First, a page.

If you don’t want your student to stray from his or her lessons on the computer, a great solution is to install a free parental control app. These applications can set time limits on website visits or block websites completely during specific times, and they can also filter out search results that contain mature content. Some of these apps even create reports of your child’s activity. A couple of examples are K9 Web Protection and Qustodio. Check the features of the apps you research as well as user reviews to find one what fits your needs.
Step 2: Establish a Digital Routine
You and your student should already have a learning schedule for virtual school. By establishing clear rules and expectations ahead of time, you create a consistent routine that’s easy to follow.
Because setting a routine helps you and your child manage the school day successfully, it can also help you manage your “technology time.” Try these techniques to create an effective Technology Schedule.
Create a Technology Schedule
Start by designating specific times when your child is allowed to use digital devices. (If you already have a schedule for free time, just make sure it includes these technology elements.) For example, if your student is done learning at 3:00 p.m. on Monday, you can set 3:00 p.m. to 9:00 p.m. as the time frame for using technology. If the school day ends at a different time on another day, you can adjust the Technology Schedule accordingly. Consider posting the Technology Schedule on a calendar or juxtapose it with the learning schedule so your student can refer to it easily.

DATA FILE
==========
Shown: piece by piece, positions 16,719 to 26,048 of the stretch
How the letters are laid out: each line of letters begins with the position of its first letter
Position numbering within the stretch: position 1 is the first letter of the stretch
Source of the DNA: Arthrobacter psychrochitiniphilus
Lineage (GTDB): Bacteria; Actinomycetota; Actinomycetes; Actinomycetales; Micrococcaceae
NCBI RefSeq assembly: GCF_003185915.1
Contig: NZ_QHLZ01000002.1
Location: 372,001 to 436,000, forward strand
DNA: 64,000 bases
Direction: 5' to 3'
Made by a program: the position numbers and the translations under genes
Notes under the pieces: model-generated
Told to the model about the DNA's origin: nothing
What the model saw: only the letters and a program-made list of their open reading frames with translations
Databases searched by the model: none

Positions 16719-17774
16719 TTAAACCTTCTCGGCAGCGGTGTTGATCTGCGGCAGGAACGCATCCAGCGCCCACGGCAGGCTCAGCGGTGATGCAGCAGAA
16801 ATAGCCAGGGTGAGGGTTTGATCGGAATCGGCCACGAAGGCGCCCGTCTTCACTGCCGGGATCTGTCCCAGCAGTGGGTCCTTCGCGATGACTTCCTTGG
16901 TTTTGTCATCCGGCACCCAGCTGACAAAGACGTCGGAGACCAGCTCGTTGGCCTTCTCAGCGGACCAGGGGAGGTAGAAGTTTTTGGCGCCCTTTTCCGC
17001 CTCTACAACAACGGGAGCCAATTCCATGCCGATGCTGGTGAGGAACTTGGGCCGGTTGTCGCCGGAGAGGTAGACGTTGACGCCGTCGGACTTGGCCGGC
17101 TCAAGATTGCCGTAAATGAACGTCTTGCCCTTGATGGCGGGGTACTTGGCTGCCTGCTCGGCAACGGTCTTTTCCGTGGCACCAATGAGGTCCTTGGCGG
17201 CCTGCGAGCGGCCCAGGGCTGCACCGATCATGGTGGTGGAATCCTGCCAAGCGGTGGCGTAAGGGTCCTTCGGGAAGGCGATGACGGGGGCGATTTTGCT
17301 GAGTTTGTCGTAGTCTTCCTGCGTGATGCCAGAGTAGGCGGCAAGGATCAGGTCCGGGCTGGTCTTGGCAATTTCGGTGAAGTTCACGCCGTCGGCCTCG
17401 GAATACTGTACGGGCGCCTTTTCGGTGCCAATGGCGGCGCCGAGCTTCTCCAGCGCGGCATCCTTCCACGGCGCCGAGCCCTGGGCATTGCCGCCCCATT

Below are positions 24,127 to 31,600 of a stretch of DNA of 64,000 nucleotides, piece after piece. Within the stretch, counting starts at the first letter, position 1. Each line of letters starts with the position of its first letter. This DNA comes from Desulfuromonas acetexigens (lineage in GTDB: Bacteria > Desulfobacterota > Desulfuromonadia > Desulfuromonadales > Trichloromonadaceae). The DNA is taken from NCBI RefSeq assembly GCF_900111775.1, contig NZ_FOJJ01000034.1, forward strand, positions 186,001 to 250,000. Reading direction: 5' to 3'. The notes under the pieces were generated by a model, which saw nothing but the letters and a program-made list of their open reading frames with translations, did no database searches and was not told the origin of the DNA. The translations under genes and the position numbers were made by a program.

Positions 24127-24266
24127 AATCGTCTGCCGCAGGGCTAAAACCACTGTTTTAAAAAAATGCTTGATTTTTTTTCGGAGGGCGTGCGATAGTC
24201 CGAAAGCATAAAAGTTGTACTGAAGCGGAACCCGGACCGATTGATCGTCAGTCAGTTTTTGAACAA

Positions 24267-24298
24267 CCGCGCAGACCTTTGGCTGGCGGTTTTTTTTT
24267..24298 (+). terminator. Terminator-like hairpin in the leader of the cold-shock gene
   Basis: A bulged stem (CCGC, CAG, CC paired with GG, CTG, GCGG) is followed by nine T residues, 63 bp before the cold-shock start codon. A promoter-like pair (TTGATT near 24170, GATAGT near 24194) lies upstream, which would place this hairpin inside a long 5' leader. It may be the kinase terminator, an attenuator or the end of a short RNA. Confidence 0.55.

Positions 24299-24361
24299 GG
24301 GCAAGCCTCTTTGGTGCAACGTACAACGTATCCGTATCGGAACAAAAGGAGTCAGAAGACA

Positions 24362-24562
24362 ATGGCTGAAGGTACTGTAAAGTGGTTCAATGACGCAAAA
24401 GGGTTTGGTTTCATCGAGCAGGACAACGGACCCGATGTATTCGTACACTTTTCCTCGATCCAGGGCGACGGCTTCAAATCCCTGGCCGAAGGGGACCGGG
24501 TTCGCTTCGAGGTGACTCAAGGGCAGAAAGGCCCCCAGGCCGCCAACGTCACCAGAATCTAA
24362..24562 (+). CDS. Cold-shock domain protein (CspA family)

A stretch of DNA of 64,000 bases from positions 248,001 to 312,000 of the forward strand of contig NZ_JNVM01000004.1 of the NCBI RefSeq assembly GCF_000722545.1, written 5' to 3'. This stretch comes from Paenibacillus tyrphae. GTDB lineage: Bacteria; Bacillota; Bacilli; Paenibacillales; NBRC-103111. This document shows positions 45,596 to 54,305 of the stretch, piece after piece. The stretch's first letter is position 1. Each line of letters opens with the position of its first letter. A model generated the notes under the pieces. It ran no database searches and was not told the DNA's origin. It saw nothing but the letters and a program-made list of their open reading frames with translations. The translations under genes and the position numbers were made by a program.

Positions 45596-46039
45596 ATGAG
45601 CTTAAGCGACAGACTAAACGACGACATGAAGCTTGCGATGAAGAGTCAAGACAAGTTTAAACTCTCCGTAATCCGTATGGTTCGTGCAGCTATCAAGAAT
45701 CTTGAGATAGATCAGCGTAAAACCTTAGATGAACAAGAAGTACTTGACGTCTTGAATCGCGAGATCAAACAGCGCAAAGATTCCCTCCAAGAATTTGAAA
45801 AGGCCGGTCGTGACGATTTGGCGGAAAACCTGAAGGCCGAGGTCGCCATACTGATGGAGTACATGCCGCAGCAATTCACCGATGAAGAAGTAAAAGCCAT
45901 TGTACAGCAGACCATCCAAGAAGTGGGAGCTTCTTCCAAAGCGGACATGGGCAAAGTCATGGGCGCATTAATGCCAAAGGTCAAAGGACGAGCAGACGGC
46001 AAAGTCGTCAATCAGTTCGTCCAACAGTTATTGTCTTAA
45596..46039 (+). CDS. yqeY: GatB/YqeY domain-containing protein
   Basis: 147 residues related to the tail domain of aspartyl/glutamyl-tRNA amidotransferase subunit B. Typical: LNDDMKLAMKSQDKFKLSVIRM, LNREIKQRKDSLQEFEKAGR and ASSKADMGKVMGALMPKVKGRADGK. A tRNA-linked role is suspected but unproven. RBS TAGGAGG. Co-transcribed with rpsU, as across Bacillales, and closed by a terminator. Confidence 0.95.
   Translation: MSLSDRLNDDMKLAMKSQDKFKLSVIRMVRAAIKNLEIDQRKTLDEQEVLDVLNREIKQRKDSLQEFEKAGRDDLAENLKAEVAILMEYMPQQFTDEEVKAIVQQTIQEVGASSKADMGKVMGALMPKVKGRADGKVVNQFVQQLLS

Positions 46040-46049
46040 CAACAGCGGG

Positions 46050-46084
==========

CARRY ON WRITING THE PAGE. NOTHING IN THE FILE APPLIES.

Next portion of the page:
List Technology Rules
The Technology Rules should outline the details of how technology can be used during technology time. Here are some rules you can consider creating:
- Determine whether your student is allowed to use technology during recess. Limiting technology time until after school has definite benefits, however, especially for younger students. If your student takes a break from online lessons by browsing the Internet, it doesn’t fully refresh him or her mentally or physically. A better method is to make recess a time for fun activities that get your child out of his or her seat and away from the screen.
- When technology time is over for the day, specify what happens to the devices. Is your student responsible for putting them down, turning them off, or turning them over to you? This rule depends on how much supervision your child needs. As your student gets older and more responsible, gradually giving him or her power over using these devices can help your child learn better self-control.